Editor’s note: The International Reporting Project is an organization that supports journalists on travel fellowships, often focused on matters of aid and development. This year, IRP fellows went to Nepal to report on the country’s efforts to improve health. Melody Schreiber, program manager for IRP, describes how the trip agenda shifted violently – and how our focus will need to be shifted back again to Nepal’s long-term recovery.
By Melody Schreiber, special to Humanosphere
Last Sunday morning, after the first night of camping outside in Kathmandu, I woke up to storm clouds overhead.
The man a few feet away didn’t.
Like many other guests at our hotel, we heeded the Nepali government’s warnings about aftershocks, and we spent the chilly night huddled on the ground or on makeshift beds, searching for sleep.
Waking after fitful dreams, I saw a woman running to a prone figure nearby. She administered CPR and checked his pulse—nothing. He was pronounced dead of an apparent heart attack.
That’s when it hit me: I had survived the earthquake. Surviving the aftermath is a different matter.
If I succumbed to Kathmandu’s legendary air pollution and had an asthma attack, or if my taxi was in a car accident, or if I drank tainted water—I was on my own. If I could make my way to one of Kathmandu’s six chaotic hospitals—via roads blocked by rubble and debris—perhaps I could find care in time among all of the other sick and dying. Perhaps.
When an already-strained health system is buffeted by disaster, everyone suffers. As the chart below shows, from a Global Burden of Disease profile of Nepal, health indicators are poor.
Economists have already predicted that the quake may have set Nepal’s development back by a decade. In a country already teetering on the edge, such a disaster has long-ranging and widespread effects.
Nepal is one of the poorest and least-developed countries in the world. Even before the quake, the numbers were stark: One-quarter of the population lives under the poverty line. One-quarter of the economy is supported by remittances from migrant laborers abroad.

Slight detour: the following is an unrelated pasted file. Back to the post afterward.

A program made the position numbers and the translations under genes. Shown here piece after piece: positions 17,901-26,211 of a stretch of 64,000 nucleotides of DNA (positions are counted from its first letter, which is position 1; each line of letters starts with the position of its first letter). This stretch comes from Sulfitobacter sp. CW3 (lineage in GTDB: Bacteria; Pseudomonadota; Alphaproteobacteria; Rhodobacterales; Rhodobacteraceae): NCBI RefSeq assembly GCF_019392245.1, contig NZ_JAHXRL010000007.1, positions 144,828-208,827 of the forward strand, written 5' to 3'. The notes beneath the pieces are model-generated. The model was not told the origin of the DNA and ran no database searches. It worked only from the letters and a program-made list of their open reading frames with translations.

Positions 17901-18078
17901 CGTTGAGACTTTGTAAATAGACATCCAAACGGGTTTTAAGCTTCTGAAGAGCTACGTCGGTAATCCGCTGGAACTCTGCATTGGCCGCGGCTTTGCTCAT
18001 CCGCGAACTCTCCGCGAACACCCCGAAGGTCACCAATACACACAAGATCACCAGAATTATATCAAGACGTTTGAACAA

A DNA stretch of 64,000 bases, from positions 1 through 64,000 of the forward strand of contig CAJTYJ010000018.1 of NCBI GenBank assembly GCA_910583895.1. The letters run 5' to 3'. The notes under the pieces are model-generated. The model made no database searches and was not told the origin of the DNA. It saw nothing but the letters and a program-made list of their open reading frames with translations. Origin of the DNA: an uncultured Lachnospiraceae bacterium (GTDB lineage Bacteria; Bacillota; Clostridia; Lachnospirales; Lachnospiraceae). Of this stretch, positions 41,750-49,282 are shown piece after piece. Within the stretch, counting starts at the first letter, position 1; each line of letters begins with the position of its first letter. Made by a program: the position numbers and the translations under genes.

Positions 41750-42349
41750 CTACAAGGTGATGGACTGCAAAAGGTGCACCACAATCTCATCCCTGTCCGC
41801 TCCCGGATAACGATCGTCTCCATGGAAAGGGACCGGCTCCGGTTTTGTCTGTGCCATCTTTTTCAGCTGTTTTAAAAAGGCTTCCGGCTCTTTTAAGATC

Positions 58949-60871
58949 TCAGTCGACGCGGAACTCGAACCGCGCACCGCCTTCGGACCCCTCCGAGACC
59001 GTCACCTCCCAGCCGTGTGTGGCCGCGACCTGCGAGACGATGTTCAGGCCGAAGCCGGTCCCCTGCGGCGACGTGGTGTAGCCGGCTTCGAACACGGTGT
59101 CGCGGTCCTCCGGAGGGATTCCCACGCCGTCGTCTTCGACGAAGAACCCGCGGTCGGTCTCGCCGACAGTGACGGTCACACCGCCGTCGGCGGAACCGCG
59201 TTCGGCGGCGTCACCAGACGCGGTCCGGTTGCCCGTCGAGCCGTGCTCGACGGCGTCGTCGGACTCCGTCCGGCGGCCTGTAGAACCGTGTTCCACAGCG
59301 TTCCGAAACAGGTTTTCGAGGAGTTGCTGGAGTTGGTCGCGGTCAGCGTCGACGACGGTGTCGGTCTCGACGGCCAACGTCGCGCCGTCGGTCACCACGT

Two-thirds of Nepalis don’t have access to safe drinking water. Two-thirds don’t have access to toilets and basic sanitation. There are twenty-five hospitals in the entire country, and all of them scramble for resources, even under normal circumstances.
“The Ministry of Health and the whole health sector was not adequately prepared,” says Sushil Baral, executive director of Health Research and Social Development (HERD). “In the absence of strong health systems, it’s unthinkable to provide health services.”
Now Baral is urging the government to prepare for possible outbreaks throughout the country: swine flu, diarrheal disease, respiratory diseases and infections.
“This has taught us how prepared our health systems are,” Baral says. “If the system cannot cope with 10,000 seeking treatment, one can question our preparedness.”
“This is a call to reform the health system.”For the last five years, Dr. J.P. Agrawal, a medical educator and neurologist at the Tribhuvan University Teaching Hospital, has tried to establish a policy for deploying medical professionals to rural areas in times of tragedy.